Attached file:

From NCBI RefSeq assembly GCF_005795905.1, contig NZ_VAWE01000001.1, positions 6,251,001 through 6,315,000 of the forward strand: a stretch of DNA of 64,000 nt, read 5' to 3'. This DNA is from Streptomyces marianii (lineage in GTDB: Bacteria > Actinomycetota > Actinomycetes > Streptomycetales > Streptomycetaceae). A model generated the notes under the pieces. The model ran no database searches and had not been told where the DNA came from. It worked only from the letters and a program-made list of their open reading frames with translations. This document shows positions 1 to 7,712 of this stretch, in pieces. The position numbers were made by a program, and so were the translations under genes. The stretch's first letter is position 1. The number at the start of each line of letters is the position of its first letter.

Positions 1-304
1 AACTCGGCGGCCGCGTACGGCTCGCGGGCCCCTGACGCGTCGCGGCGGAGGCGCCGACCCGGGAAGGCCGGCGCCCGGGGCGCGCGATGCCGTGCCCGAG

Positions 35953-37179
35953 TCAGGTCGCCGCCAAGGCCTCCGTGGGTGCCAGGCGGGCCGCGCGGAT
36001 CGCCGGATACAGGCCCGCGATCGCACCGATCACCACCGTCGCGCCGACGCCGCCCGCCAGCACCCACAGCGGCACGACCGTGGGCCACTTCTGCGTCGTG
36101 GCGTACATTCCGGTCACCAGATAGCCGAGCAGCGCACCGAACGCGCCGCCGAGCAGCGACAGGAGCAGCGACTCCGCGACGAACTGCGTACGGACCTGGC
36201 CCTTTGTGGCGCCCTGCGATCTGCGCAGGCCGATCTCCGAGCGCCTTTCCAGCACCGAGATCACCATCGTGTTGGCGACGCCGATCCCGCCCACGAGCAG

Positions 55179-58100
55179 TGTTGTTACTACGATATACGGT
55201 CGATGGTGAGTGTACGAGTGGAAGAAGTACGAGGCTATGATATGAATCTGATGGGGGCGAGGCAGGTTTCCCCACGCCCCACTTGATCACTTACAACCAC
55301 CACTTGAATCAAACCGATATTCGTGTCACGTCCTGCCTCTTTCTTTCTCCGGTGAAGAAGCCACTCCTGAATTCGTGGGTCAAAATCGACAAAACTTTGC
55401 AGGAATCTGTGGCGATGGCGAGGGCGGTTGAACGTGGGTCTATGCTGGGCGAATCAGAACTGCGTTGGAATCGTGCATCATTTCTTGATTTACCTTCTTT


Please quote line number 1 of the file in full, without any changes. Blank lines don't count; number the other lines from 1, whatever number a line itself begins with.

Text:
From NCBI RefSeq assembly GCF_005795905.1, contig NZ_VAWE01000001.1, positions 6,251,001 through 6,315,000 of the forward strand: a stretch of DNA of 64,000 nt, read 5' to 3'. This DNA is from Streptomyces marianii (lineage in GTDB: Bacteria > Actinomycetota > Actinomycetes > Streptomycetales > Streptomycetaceae). A model generated the notes under the pieces. The model ran no database searches and had not been told where the DNA came from. It worked only from the letters and a program-made list of their open reading frames with translations. This document shows positions 1 to 7,712 of this stretch, in pieces. The position numbers were made by a program, and so were the translations under genes. The stretch's first letter is position 1. The number at the start of each line of letters is the position of its first letter.